In addition to the adventure hooks, there's a good number of awesome NPCs spread throughout the book. These include some old favorites like the Wolf Pack, Al Capone, and Shejana as well as a totally new cast of characters. I especially liked Arden Canty, the Priest of Caine who has recently moved to Chicago after defecting from the Sabbat and losing faith in its due to its atrocities. I do have a minor complaint that Joshua Tarponski (a.k.a Blackjack) receives a stat write-up but not a full character write-up with his history, plans, and associations. I feel like he's  character who deserved a full write-up.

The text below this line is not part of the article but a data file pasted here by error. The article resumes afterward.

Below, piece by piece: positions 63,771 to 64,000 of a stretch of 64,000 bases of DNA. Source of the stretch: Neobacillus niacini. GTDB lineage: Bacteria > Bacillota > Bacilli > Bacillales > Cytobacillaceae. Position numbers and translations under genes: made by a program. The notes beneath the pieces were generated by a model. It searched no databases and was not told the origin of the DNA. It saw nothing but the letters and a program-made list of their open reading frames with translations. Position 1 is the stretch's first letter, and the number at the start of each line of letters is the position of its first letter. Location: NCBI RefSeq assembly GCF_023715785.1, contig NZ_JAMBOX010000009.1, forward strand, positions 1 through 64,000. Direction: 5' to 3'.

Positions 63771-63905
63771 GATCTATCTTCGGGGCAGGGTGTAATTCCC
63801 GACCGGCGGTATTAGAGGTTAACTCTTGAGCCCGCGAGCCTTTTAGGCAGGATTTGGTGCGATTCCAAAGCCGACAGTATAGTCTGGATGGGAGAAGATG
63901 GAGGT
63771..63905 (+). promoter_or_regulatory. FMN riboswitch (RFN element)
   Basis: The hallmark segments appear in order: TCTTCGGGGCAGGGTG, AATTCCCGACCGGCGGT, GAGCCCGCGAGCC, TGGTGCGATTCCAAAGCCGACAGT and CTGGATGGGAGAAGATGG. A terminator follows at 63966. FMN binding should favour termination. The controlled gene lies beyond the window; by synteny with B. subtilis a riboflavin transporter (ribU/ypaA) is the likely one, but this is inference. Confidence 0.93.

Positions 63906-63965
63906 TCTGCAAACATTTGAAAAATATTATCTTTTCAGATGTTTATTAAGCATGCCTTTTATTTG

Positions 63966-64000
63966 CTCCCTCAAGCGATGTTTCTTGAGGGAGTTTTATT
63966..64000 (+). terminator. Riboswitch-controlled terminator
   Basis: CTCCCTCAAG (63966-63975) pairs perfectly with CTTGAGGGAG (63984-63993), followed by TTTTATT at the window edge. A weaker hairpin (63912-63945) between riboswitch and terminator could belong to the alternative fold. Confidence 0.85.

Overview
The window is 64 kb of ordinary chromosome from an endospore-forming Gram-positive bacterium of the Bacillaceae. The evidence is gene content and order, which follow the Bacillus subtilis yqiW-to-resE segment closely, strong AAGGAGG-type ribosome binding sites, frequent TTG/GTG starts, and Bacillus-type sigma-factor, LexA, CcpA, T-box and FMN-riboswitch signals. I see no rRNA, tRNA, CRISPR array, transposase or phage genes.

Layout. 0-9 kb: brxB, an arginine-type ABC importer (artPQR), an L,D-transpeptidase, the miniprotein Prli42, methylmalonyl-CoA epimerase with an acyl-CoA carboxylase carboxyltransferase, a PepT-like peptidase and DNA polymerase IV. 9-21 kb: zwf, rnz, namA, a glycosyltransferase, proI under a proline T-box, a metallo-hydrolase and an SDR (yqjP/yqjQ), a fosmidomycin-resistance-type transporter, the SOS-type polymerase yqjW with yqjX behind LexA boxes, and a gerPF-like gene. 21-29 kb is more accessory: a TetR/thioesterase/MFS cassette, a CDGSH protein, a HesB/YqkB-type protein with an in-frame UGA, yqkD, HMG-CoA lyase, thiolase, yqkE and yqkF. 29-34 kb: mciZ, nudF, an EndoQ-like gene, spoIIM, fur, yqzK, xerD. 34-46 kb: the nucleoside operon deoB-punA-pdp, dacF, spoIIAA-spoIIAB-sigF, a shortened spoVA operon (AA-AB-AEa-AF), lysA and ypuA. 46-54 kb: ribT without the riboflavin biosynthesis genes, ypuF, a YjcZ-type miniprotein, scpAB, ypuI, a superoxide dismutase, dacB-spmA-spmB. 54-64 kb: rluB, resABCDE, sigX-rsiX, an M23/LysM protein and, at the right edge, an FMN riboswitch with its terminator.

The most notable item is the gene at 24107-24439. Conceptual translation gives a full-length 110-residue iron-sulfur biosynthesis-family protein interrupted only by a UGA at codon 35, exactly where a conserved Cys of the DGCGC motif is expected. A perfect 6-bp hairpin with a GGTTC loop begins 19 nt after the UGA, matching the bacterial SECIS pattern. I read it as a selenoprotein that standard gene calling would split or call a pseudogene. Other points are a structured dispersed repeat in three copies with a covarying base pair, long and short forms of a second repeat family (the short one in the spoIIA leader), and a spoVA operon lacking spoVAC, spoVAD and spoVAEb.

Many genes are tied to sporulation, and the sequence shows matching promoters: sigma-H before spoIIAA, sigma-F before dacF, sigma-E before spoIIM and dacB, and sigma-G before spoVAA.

Much to my surprise, this book ties into CULTS OF THE BLOOD GODS and includes the addition of The Church of Caine, Church of Set, Cult of Mithras, Ashfinders, the Bahari, and a new weird cult devoted to a severed tongue among its adventure hooks. I felt a scene where a Bahari member compares Caine to Ted Bundy was a bit ridiculous since they worship a goddess who kills pregnant women but that's on me. There's a few characters who didn't quite land with me, including one who attempts to interpret the Camarilla through a patriarchy lens that I feel undermines characters like Helena and the Sybil. Really, the world of V:TM should be a bit of a refuge from real life struggles as we're all united in our disdain for the real inferiors of our society: humans.